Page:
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Simplicity is a Goal Unto Itself: Statement on Tailored Shareholder Reports for Mutual Funds and Exchange Traded Funds; Fee Information in Investment Company Advertising

Oct. 26, 2022

Throughout history, some of the world’s greatest minds have extolled the virtues of simplicity. Fryderyk Chopin is credited with saying, “Simplicity is the highest goal, achievable when you have overcome all difficulties.”[1] “Brevity is the soul of wit,” Shakespeare told us through Polonius in the second act of Hamlet.[2] And, of course, there is Occam’s razor, which stands for the principle that a simpler explanation is preferable to one that is more complex.[3]

I view today’s rule as one aimed at achieving this lofty goal of simplifying disclosures for investors without sacrificing the important information they need and on which they rely. With more of the investing public putting their hard-earned money in mutual funds and ETFs,[4] it is crucial that shareholder reports contain concise, salient and accessible information about their investments. The layered disclosure approach to shareholder reports adopted today strives to do just that.

As noted in the release, staff observed in a 2020 review that the average annual shareholder report was approximately 134 pages long, with some of the longest reports observed extending over 1,000 pages.[5] One thousand pages is, of course, more reading than can be found in the Iliad and the Odyssey combined.[6] Or perhaps more relevantly to some, that is about three Harry Potter books long.[7] So, depending on your frame of reference, before finishing some open-end fund shareholder reports, you can have either traveled from Troy to Ithaca, or have made it through the escape of the Prisoner of Azkaban. Either way, getting through a shareholder report under current standards may be no small feat for any investor.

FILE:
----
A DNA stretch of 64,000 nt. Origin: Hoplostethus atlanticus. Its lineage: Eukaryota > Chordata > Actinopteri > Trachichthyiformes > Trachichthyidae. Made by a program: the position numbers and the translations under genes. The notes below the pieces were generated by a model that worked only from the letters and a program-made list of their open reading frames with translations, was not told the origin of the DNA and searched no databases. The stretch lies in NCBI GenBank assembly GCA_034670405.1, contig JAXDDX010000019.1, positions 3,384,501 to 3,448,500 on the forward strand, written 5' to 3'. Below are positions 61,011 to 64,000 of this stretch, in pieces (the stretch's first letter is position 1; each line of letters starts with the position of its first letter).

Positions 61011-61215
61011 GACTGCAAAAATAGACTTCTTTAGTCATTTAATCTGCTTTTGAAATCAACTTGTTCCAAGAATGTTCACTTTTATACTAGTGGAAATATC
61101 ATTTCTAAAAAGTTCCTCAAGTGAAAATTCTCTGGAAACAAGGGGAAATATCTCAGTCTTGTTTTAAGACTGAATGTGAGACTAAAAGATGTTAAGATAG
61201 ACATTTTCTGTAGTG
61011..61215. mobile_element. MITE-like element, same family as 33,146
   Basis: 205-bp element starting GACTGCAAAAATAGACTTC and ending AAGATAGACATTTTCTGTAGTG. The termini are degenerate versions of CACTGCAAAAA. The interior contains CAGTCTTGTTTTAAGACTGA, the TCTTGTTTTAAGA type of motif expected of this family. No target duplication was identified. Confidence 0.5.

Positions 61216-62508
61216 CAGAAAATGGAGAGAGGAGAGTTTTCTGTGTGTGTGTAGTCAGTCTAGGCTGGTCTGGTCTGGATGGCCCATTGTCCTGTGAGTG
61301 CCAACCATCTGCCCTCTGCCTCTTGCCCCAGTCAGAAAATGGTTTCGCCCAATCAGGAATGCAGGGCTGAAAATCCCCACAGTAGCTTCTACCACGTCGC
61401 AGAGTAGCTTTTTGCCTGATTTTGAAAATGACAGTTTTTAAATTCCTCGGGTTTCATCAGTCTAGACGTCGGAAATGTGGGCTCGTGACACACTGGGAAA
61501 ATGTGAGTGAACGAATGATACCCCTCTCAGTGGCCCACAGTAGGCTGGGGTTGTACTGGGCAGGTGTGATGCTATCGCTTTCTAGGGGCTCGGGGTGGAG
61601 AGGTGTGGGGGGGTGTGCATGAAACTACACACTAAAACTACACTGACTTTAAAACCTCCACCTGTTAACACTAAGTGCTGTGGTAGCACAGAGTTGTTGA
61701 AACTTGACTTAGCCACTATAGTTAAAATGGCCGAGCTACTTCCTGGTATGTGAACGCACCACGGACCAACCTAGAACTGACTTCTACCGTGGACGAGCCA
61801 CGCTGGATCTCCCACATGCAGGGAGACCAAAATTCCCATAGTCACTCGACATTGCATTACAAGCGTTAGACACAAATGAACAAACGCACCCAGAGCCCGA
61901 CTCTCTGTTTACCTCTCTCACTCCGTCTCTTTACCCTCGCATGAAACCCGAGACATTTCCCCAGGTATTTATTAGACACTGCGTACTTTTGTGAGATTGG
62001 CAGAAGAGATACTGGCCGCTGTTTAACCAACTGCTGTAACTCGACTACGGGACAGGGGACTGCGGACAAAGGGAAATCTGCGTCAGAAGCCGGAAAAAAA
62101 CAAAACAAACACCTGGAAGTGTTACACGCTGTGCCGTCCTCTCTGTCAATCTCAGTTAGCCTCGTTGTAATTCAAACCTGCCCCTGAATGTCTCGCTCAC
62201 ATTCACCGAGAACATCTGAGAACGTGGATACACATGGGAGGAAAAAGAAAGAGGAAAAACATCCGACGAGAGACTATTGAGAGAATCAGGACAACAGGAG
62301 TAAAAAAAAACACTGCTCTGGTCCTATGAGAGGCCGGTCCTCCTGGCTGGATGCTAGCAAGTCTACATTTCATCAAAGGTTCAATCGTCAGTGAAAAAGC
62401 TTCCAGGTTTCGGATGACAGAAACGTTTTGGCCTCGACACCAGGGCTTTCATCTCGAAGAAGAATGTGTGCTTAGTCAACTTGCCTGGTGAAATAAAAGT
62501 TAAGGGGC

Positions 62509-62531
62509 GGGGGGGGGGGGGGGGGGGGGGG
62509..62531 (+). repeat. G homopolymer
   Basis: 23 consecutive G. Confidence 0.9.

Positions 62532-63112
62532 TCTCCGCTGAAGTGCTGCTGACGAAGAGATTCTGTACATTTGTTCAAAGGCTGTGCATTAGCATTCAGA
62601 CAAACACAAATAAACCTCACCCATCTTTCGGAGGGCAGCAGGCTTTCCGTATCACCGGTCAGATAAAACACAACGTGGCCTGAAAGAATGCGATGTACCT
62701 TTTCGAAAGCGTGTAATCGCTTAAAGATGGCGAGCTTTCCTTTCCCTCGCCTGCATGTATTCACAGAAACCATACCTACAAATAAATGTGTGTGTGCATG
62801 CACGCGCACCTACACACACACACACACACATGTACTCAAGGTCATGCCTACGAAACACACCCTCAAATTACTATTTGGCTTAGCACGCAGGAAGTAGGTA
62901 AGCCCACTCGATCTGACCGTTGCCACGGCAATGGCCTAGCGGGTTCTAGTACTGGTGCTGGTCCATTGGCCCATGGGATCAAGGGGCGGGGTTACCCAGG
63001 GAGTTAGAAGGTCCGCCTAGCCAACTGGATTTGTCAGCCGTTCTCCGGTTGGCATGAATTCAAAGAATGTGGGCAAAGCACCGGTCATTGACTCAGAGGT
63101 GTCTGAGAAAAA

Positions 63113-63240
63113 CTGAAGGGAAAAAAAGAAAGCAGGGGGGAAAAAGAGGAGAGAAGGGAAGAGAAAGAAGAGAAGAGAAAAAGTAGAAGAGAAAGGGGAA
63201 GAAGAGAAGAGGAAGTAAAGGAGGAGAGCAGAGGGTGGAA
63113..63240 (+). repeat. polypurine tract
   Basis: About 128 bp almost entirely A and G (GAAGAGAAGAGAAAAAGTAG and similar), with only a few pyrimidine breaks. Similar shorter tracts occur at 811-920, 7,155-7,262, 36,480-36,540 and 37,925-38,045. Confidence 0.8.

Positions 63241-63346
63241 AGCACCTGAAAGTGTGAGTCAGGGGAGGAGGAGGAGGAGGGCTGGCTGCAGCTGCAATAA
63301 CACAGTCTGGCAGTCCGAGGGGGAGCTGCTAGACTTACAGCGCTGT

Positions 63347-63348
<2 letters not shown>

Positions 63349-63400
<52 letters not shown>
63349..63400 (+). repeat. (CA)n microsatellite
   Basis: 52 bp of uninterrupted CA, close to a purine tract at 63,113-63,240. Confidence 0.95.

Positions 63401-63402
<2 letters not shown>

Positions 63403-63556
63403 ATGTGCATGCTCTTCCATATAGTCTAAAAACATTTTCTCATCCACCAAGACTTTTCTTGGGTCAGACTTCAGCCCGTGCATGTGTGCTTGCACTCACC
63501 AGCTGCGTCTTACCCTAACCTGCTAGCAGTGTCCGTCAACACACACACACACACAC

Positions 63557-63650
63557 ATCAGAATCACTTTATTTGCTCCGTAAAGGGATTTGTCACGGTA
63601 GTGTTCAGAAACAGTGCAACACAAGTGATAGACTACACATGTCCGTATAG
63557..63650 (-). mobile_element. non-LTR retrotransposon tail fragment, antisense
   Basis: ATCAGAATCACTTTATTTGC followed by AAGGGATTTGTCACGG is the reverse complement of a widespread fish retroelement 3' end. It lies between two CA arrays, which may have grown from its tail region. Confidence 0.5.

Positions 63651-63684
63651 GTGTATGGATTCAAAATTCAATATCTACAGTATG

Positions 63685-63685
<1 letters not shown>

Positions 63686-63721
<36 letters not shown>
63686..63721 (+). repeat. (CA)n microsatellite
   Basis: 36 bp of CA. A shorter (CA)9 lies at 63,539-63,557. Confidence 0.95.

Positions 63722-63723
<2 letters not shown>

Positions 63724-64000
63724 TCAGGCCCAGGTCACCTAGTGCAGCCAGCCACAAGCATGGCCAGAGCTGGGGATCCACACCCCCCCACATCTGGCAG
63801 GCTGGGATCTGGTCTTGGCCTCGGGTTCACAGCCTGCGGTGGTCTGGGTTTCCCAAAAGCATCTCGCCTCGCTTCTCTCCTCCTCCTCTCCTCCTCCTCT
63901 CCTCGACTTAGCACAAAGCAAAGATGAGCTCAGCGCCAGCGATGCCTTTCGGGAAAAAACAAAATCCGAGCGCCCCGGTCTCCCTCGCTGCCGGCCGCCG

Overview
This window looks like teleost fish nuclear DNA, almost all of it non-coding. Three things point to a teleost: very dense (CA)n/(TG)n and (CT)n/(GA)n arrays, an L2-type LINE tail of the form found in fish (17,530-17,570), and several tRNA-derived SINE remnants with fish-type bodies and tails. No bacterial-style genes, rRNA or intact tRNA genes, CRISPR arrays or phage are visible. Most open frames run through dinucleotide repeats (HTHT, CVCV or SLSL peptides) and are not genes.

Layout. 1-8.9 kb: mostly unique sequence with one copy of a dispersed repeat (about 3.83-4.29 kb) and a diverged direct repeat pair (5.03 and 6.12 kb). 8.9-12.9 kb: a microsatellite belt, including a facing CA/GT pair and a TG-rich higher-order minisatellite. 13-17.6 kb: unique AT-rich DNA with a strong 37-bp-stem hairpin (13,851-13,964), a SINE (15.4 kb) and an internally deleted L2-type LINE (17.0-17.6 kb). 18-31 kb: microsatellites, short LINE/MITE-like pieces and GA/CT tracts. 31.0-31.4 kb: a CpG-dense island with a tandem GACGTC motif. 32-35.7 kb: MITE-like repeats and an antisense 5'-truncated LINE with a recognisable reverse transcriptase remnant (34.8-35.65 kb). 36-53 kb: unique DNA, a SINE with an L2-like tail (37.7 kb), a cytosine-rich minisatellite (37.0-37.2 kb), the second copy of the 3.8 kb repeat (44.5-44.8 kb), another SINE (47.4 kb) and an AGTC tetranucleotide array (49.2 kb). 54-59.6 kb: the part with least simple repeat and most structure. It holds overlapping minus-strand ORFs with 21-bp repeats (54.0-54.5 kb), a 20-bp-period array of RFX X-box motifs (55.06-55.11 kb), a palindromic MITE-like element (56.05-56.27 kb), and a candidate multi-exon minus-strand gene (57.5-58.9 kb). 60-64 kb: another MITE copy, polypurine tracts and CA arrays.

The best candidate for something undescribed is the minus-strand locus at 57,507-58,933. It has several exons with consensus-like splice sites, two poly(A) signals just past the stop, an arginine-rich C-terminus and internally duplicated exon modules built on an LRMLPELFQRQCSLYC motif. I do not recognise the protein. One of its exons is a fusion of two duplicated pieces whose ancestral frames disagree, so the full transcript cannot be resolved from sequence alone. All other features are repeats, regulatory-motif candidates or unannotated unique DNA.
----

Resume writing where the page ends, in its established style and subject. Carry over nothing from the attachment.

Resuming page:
The information contained in shareholder reports under this new rule will include targeted and key information about a fund. For example, shareholder reports will include a simplified expense presentation – a table showing the expenses associated with a hypothetical $10,000 investment in the fund during the preceding reporting period, both as an expense ratio and in dollars. The shareholder reports will include a more concise Management Discussion of Fund Performance, and additional performance-related data. And, the shareholder reports will include fund statistics (such as net assets and total advisory fees paid during the reporting period) and a graphical representation of categories of portfolio holdings. Different fund series and share classes will be required to have separate reports. This layered approach is expected to reduce the size of the shareholder report significantly.[8]

Today’s rule also addresses fund advertising. It will require that the presentation of investment company fees and expenses in advertisements and sales literature be standardized, consistent with the relevant prospectus fee table, and be reasonably current. The rule also takes aim at funds that hold themselves out as being “no-expense” or “zero-expense” funds, but conceal other pertinent information about potentially hidden costs, or expenses that may be incurred in the future. Misleading expense presentations are anathema to transparent markets and can lead investors to make financial decisions that are against their interests, and I hope that today’s rule will help remedy these deficiencies.

I would also like to highlight one key observation about the rule. Simply because information is not included in a streamlined annual or semi-annual report, does not mean that it is not material to investors. By today’s action, we are not altering our bedrock materiality standards. Investment companies will continue to post detailed financial information about fund investments on the fund’s website, through the filing of Form N-CSR on EDGAR, and for delivery to investors in paper or electronically upon request. This information will include, for example, financial statements, director compensation, and matters submitted for a shareholder vote, and it will be certified by a fund’s principal executive and financial officers. I encourage interested investors to exercise their rights to access those materials for more details – details which may continue to be significant to their understanding of their investments.